Even if I won’t change the world during my short stay, I will provide the best I can, if only to see progress and change in one person.

Sign up

There are several volunteer programs running worldwide. Volunteering tend to be expensive, so a wise search is necessary. I opted for IVHQ, a program providing aid and assistance to developing countries while increasing education and  awareness.


Here is an interesting link of an article published on the Verge Magazine written by Jim Carson regarding choosing a volunteer program:

Get documents

After signing up, you will get a booklet of information regarding the program, the preparation, the stay, the activities, etc. It is important to read it thoroughly as important information is provided.

An important document to get is your criminal clearance record check. Since you will be working with people, probably children as well, making sure that you are cleared of any criminal activities is necessary for the process of your application.

It is usually your responsibility to get a Visa. Do your research and get one if required.

Make photocopies of all your travel documents (passport, ID, flights, insurances, Visa).  Leave one copy to a friend or family member at home. Take the spare one with you.

Learn about the country

Where is it located? What is the religion? What is the clothing and culture like? What are the customs? What kind of food? What is the weather like? What is the currency? How do you greet someone? How do you thank someone? You don’t need to know everything in detail as you will explore and also learn on your own once there. But there is some essential information to know before landing. Arriving with a basic knowledge of the country would be beneficial for you and be grandly appreciated by the locals.

See a doctor

Make sure you are in a healthy condition to travel abroad. Have him/her update your vaccines and inform you on the ones you need for the country where you will be volunteering.



You are almost ready to go! Get a travel backpack and fill it with only the essentials. Don’t pack too much. You can always purchase the missing items in your host country. That way you also invest in a developing country.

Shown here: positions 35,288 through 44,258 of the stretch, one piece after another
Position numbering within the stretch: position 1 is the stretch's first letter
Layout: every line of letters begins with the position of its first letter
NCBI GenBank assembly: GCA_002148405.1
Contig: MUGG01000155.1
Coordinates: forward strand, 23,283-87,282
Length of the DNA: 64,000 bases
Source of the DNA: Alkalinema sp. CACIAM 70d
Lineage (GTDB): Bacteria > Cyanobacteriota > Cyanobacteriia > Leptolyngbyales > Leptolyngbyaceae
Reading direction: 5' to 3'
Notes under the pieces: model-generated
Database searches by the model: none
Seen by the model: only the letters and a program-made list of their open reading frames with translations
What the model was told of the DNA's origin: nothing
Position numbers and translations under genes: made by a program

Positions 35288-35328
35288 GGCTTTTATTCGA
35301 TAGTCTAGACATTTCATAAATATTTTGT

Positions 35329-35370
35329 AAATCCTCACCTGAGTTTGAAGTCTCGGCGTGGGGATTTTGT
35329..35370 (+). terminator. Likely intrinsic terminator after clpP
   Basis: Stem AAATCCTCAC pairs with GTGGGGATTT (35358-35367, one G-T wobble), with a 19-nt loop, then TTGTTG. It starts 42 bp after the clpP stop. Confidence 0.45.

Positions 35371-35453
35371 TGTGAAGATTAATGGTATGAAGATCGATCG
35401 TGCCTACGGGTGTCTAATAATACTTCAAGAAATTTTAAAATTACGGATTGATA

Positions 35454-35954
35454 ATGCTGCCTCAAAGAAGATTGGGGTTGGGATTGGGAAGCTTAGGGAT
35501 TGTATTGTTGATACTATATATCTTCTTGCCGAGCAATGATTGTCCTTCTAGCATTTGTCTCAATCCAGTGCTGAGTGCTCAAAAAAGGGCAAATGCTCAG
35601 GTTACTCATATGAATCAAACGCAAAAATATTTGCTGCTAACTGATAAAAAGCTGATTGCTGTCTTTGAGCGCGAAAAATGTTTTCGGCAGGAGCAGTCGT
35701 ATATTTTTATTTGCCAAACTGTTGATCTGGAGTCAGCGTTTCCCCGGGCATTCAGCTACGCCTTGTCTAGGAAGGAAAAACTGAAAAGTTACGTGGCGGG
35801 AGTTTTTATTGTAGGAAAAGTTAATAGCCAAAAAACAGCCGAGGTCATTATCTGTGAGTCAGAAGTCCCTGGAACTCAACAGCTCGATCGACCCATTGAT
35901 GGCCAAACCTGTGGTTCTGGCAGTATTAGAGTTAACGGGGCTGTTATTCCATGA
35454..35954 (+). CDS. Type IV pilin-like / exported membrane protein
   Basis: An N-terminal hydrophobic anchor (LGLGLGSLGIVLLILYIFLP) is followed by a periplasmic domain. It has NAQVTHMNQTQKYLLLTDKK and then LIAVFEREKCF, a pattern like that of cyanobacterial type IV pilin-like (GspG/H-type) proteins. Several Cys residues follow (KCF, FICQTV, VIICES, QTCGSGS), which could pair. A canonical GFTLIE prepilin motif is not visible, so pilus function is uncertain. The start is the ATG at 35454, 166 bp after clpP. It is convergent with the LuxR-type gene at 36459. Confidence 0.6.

• Clothes: know what are the appropriate clothes to wear and pack accordingly. Some people tend to presume all countries are westernized and there are no customs to follow since they are on vacation. WRONG! Respect the religion, the customs, and the people. Blend in. Also learn about the daily and nightly temperatures and weather. That might prevent you some surprises.
  •  First aid/medical kit: I like to bring a few bandaids, polysporin, grapefruit extract (natural antiseptic, antiviral and anti-fungal agent and excellent for healing of wounds), vitamin supplements and antihistamine tablets.
  • Toiletries: your everyday use.
  • Presents for hosts and children: it is nice to bring a present from home to your host family. Nothing expensive, just a little thought. For the children, anything from pens, stickers, chalk, books, games will make them happy. I usually always bring a few items for the local kids, however, you have to be very careful with that action. A lot of developing countries, including Morocco, have a rising problem of pedophilia. Kids have developed a facility to approach foreigners and offering presents to kids in the street will not help the problem. Instead, save the presents for the time you will be invited by a family to have tea or dinner at their house (of course always be vigilant from who you accept these offers).
  • Cameras: From DLSR to GoPro, to point and shoot to iPhone. Bring enough memory cards. Perhaps a memory stick to keep backups.
  • Music: for the lonely times, or to start the party!
  • Reading material: I always carry a travel diary to document my experiences, thoughts and progress. Our memory can only retain so much information and events, that way when on paper it will bring you back someday. A travelling book like Lonely Planet could be of good help as well. Don’t forget your pen.
  • Important documents: Of course, don’t forget your passport, ID, cards, flight information, insurances, etc. 

Get excited!

Try to get everything organized at least one day before your departure. At least, I try. There are so many things to think about that it is easy to let the stress take over the emotions. I like to keep the last day stress free and start to get excited.

I’m leaving tomorrow for Morocco. And yes, I am excited 🙂